Perfect predictions are not so perfect...

The title of the thread represents the conclusion I came to after going to Derren Brown's Infamous. The show was great, but that's not what I want to point out with this thread.

So there was I, in the first rows of the Palace Theatre in London, watching Derren do what he does best. Entertain.
On to his next effect, he asked a lovely lady from the audience to write a word she is thinking of down on a piece of paper, fold it and put it in her pocket. He then asked her to come on stage. When she arrived, Derren gave her a letter that she had to read out loud. The letter said something along these lines: "Please don't react, but I believe you are thinking about the word *airplane*" She read this text out loud. Then she asked her what word she was thinking of. Of course it was *airplane*. My immediat reaction was one exactly opposite to what one would expect from this kind of effect. I wasn't impressed at all. The effect was good, of course (or dare I say, only the method was good), but it didn't get any reaction out of me. "I'm used to this stuff and I have an idea about how it works" I said to myself. I looked around me only to notice that nobody was having a positive reaction. Everybody was like "meh..."

When mentalists do the classic type of prediction which is having the spectator call out what he is thinking and ONLY AFTER reveal the prediction, people are amazed!
This *perfect prediction* as I took the liberty to call it, didn't get any reaction at all.

Now why is that?
 
Sep 2, 2007
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The dividing line between great reaction and no reaction can be a fine one.

One issue Derren Brown has to contend with is that people expect him to get things right, to know what word they're thinking of, etc. For him to get a word right, compared with all the things his audiences have seen him achieve over the years, is not that impressive. The audience all know he's going to get it right, and then he does, so there's no conflict and no drama. For you or me, someone who isn't as well known, there's a possibility of failure, so it's more impressive if we succeed. Unless he'd specifically set up a set of conditions to increase the impossibility of what he was doing, I don't think I'd have been that impressed either. I'd be waiting for some kind of kicker or twist ending.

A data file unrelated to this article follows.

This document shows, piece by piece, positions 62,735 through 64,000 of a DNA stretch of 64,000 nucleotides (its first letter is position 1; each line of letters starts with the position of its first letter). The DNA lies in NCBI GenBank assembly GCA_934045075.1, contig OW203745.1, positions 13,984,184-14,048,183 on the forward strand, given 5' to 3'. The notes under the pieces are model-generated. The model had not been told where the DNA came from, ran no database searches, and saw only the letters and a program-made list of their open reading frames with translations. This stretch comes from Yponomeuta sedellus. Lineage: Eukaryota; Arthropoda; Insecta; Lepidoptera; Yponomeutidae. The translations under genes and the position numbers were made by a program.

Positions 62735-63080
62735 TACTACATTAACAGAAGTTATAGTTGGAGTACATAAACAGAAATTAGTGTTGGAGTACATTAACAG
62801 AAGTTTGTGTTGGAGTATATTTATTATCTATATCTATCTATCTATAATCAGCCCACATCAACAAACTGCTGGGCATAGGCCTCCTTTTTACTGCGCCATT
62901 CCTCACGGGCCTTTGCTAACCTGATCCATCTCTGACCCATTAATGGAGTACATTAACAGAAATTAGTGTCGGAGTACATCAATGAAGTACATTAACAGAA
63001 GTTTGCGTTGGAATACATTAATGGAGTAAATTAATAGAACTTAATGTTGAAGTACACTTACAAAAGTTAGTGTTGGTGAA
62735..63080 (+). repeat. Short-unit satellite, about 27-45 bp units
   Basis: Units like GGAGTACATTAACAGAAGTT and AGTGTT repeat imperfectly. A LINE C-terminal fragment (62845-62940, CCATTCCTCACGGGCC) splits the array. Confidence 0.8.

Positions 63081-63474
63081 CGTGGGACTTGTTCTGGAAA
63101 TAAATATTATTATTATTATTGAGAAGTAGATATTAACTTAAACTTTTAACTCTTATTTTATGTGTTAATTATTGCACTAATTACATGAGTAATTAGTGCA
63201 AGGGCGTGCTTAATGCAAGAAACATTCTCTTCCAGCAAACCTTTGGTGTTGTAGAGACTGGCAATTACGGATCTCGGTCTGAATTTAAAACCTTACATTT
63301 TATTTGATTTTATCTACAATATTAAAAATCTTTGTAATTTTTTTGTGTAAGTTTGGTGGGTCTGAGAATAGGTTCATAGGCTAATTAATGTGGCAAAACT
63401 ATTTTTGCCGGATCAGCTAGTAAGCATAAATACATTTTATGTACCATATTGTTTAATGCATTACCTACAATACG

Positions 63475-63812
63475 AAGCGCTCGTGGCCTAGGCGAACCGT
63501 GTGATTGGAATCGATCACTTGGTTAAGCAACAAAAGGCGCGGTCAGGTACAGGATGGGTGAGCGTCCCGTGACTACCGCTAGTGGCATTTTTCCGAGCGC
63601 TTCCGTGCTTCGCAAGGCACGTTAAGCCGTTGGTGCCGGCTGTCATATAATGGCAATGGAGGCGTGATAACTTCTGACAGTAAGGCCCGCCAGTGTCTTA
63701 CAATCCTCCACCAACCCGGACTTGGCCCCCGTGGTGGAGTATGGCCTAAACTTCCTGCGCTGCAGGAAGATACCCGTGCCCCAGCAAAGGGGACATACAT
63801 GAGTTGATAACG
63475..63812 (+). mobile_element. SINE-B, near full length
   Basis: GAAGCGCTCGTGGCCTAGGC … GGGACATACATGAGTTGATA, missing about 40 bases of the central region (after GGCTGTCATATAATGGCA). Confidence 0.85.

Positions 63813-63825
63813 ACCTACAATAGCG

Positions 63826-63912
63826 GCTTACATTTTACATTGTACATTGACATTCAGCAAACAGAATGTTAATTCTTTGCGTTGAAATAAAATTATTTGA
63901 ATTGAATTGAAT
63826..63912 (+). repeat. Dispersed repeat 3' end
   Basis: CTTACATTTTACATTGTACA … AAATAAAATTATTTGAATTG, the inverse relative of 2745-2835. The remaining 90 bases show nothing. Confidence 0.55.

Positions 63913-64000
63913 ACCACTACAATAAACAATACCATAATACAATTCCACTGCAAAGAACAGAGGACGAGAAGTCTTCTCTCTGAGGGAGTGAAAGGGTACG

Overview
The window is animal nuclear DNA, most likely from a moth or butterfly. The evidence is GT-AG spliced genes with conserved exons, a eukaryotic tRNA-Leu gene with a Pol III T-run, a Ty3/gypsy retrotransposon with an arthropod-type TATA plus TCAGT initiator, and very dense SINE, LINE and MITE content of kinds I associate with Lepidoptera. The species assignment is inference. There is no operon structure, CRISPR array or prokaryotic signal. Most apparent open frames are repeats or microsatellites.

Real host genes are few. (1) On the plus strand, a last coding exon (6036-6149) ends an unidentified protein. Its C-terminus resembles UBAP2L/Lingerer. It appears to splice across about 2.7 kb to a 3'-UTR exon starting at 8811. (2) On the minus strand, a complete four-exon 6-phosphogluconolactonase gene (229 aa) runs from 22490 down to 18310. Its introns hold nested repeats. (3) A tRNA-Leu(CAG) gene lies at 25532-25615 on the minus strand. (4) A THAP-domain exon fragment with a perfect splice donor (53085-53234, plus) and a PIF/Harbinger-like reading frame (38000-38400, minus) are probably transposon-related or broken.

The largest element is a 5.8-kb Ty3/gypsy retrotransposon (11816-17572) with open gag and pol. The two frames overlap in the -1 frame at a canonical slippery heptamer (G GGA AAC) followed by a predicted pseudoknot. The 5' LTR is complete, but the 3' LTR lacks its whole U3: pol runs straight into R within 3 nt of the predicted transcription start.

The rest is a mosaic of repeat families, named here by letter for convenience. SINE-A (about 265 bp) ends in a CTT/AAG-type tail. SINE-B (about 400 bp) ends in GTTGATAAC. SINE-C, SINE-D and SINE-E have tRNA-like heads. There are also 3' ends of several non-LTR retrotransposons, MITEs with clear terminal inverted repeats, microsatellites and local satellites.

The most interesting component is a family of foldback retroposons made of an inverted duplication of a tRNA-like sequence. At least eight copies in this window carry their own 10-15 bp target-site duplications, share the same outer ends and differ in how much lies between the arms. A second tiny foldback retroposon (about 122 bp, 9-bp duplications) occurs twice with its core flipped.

Of course, there are a lot of other factors involved as well. Maybe the participant seemed a bit uncomfortable or unhappy, and that negativity could have subtly transmitted itself to the audience. Maybe Derren's timing was a bit off and he hadn't built up enough tension on the reveal or conveyed the effect with enough clarity. Or, it's always a possibility that he deliberately included a smaller, less immediately impressive piece as it fitted in better with the structure of the show, and gave him somewhere to build from and reset the audiences expectations so he could exceed them with what was to follow.

I haven't seen Infamous, so can I ask, did he get the participant to show the piece of paper with the predicted word on it, or did he just get her to confirm that it was correct verbally?
 

Luis Vega

Elite Member
Mar 19, 2008
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luisvega.com.mx
Well... I don?t know what to think...in my theatre show I had a Confabulation routine... and when I did it.. it hit really hard... so far people keep asking me how did I saw the future... if you are familiar with this trick you know is almost like the one you describe...

It?s hard to say why it didn?t work the way he expected... but as you describe it, it sound really poor for being derren brown... I saw his other shows and the quick predictions always surprise me a lot... this one however sounds too simple for him... people are used to see him do amazing mentalism feats and a quick prediction like this is just not him...
 
Dec 18, 2007
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I'm betting that maybe he wanted it to fall a bit soft, Derren's been at it too long to have such a reaction that's not intentional.

Why would he do so?

To prove he's human, perhaps? That's why Kreskin has missed finding his pay check a few times, to prove that it's not a trick and that he's fallible . . . there is a strength to seeming failure.
 
I really don't know what to think. It was indeed a quick piece, but it didn't fail at all. He got it right. The reaction was not there at all, though... Maybe I'm missing something. Maybe it was a show for lay people and not for someone like me who isn't really new to mentalism effects (compared to the real deal, I'm nothing in mentalism, but still)
 
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